Online retailing giant recently made Seattle an offer (we think) it can’t refuse: $5.5 million to help pay for a new streetcar and bicycling infrastructure improvements that would help its employees get to work at the proposed high-rise Denny Triangle campus.

Amazon’s plan involves building a trio of towers, each 38 stories high, a few blocks south of its still-growing South Lake Union campus. In order to do this, they would have to co-opt city-owned alley space. Additionally, many fear that the company’s 12,000 new employees might have a noticeable impact on area traffic as they make their way to the campus each day. Amazon hopes it can get at least 75 percent of those employees to use public transit instead of driving, but that could still lead to delays and crowded streetcars for locals who normally do the same.

To reduce this congestion, Amazon wants to help the city add a fourth rail car to its existing fleet. The company would foot the $3.7 million bill for the car, and help pay its operating costs for 10 years, allowing service every 10 minutes from 7 a.m. to 7 p.m. on weekdays. Since Seattle’s a pretty bike-crazy town, Amazon figures lots of employees will want to try out their new fixies on the way to work as well. To that end, the company wants to pay an additional $250,000 for the addition of bike lanes on both sides of Seventh Avenue between its buildings, according to Marybeth Turner, a city transportation spokeswoman. Amazon would contribute $150,000 to a future triangular park nearby.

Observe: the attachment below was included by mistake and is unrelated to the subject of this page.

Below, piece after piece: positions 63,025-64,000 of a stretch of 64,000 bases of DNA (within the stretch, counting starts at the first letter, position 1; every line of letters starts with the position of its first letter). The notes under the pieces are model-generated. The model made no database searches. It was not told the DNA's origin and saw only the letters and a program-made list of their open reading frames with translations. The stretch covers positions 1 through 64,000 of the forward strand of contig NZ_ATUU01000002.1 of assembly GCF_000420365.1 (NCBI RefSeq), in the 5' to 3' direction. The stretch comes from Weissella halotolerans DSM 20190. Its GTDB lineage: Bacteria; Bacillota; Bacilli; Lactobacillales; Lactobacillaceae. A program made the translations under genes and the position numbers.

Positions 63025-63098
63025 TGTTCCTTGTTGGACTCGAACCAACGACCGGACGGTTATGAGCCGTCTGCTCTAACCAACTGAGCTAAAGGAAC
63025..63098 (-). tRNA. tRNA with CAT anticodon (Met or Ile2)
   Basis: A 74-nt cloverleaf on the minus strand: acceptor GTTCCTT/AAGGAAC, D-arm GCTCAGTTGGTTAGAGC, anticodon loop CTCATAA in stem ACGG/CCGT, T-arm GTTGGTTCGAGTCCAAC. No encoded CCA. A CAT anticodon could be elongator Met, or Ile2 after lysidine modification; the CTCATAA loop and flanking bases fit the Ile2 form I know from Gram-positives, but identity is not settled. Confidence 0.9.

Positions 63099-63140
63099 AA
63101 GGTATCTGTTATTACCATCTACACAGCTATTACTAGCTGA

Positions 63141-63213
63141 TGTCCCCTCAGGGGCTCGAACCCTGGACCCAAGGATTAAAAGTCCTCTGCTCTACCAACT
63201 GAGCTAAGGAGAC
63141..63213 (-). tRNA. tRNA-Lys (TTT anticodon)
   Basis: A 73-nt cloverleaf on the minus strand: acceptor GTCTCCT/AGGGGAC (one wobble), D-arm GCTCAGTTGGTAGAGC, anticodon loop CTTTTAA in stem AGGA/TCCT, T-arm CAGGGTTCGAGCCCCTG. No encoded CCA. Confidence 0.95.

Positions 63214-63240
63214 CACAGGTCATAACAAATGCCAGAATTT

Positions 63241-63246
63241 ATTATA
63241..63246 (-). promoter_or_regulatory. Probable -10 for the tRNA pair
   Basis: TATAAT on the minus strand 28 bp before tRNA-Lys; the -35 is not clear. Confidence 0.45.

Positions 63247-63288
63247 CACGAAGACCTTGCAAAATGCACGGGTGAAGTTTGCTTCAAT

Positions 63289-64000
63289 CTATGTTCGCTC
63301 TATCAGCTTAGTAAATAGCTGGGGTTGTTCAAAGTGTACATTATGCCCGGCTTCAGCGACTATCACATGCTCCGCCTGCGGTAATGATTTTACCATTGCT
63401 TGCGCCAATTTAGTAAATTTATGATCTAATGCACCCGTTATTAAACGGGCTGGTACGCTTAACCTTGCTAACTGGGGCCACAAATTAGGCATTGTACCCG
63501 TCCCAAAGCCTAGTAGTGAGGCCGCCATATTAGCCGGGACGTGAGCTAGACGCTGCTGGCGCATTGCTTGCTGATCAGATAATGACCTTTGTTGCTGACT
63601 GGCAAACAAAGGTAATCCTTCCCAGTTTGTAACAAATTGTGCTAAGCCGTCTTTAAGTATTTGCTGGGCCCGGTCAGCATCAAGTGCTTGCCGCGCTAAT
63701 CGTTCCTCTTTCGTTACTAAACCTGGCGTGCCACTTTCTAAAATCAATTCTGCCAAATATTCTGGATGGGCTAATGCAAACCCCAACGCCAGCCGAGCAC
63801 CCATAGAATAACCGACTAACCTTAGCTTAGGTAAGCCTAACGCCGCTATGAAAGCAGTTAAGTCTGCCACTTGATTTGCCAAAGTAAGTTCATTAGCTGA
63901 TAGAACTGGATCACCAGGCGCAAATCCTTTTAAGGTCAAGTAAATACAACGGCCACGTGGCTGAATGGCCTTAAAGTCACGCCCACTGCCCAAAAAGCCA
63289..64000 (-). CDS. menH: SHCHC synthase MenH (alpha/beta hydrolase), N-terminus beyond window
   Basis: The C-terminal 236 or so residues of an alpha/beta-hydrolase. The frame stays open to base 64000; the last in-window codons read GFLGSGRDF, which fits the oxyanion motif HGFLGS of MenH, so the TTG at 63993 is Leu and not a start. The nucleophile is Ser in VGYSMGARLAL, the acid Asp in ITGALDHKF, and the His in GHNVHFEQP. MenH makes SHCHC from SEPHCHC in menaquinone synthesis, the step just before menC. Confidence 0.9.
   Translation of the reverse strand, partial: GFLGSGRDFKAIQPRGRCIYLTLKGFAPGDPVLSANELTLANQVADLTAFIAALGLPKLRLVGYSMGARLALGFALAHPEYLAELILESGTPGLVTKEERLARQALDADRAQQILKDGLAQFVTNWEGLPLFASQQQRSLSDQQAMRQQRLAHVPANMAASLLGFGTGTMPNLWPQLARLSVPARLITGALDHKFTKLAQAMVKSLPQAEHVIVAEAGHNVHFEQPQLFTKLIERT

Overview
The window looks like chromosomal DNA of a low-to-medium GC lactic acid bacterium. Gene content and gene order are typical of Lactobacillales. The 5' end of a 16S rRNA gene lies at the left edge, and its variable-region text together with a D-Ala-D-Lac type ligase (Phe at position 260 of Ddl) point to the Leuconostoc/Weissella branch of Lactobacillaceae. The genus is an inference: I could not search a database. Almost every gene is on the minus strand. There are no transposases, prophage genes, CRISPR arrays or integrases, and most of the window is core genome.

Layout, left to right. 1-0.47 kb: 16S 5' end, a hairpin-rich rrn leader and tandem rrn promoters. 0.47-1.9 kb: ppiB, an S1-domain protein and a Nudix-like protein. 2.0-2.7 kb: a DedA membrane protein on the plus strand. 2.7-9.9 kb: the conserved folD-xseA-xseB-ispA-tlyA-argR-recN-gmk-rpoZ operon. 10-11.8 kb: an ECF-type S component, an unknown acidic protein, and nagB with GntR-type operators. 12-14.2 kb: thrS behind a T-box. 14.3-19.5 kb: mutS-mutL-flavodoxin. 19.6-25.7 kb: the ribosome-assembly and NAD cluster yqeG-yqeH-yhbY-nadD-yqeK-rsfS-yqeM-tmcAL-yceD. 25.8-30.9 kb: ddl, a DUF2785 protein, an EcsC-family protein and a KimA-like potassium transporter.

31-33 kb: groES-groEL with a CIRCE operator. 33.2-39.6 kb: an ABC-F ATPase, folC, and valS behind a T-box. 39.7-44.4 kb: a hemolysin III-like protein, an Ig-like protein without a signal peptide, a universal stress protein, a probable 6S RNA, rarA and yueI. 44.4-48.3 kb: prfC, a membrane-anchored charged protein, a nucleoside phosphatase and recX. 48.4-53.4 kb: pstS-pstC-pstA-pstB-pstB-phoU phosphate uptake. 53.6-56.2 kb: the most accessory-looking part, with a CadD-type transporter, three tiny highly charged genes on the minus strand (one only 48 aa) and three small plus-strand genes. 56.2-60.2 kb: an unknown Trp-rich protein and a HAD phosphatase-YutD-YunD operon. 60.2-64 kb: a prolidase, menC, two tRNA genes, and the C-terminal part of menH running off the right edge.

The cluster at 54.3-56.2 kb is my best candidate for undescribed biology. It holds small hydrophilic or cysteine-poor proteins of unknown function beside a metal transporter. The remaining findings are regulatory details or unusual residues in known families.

All in all, it seems that Amazon is taking a fairly benevolent route in hopes of getting its new campus approved. But some critics say the $5.5 million is nothing compared to what the company will profit from the new development. John Fox, leader of the Seattle Displacement Coalition, suggests that the city should charge the company more to offset the impact on traffic.

If you live in the Seattle area, and want to know more about how these changes could affect you, the Amazon proposal goes to a public hearing before the City Council’s Transportation Committee at 9:30 a.m. Tuesday. A council vote is expected in mid-December.

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